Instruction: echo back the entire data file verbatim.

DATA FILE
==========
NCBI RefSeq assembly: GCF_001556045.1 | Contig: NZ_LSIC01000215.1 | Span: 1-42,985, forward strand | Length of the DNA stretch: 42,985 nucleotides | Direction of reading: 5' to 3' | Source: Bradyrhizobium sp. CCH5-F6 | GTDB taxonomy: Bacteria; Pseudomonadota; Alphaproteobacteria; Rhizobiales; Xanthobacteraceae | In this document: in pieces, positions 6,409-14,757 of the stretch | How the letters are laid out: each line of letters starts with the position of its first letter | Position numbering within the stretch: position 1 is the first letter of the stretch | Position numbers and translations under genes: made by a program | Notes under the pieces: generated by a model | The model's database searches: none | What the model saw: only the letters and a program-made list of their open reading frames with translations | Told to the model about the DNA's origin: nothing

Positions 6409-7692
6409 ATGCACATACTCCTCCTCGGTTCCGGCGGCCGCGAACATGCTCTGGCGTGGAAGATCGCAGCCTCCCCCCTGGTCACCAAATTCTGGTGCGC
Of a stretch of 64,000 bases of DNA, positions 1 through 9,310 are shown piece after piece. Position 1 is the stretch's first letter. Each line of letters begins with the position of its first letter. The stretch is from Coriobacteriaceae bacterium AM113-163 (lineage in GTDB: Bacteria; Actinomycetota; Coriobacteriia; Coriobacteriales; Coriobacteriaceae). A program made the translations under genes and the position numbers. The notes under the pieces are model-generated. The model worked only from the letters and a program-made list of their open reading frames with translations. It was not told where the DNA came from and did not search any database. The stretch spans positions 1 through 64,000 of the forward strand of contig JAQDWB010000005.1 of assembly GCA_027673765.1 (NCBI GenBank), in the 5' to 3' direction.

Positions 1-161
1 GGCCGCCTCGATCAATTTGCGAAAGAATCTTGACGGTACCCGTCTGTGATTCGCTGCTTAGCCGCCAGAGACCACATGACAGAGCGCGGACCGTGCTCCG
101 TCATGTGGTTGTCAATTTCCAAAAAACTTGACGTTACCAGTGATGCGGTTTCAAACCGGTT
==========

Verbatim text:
NCBI RefSeq assembly: GCF_001556045.1 | Contig: NZ_LSIC01000215.1 | Span: 1-42,985, forward strand | Length of the DNA stretch: 42,985 nucleotides | Direction of reading: 5' to 3' | Source: Bradyrhizobium sp. CCH5-F6 | GTDB taxonomy: Bacteria; Pseudomonadota; Alphaproteobacteria; Rhizobiales; Xanthobacteraceae | In this document: in pieces, positions 6,409-14,757 of the stretch | How the letters are laid out: each line of letters starts with the position of its first letter | Position numbering within the stretch: position 1 is the first letter of the stretch | Position numbers and translations under genes: made by a program | Notes under the pieces: generated by a model | The model's database searches: none | What the model saw: only the letters and a program-made list of their open reading frames with translations | Told to the model about the DNA's origin: nothing

Positions 6409-7692
6409 ATGCACATACTCCTCCTCGGTTCCGGCGGCCGCGAACATGCTCTGGCGTGGAAGATCGCAGCCTCCCCCCTGGTCACCAAATTCTGGTGCGC
Of a stretch of 64,000 bases of DNA, positions 1 through 9,310 are shown piece after piece. Position 1 is the stretch's first letter. Each line of letters begins with the position of its first letter. The stretch is from Coriobacteriaceae bacterium AM113-163 (lineage in GTDB: Bacteria; Actinomycetota; Coriobacteriia; Coriobacteriales; Coriobacteriaceae). A program made the translations under genes and the position numbers. The notes under the pieces are model-generated. The model worked only from the letters and a program-made list of their open reading frames with translations. It was not told where the DNA came from and did not search any database. The stretch spans positions 1 through 64,000 of the forward strand of contig JAQDWB010000005.1 of assembly GCA_027673765.1 (NCBI GenBank), in the 5' to 3' direction.

Positions 1-161
1 GGCCGCCTCGATCAATTTGCGAAAGAATCTTGACGGTACCCGTCTGTGATTCGCTGCTTAGCCGCCAGAGACCACATGACAGAGCGCGGACCGTGCTCCG
101 TCATGTGGTTGTCAATTTCCAAAAAACTTGACGTTACCAGTGATGCGGTTTCAAACCGGTT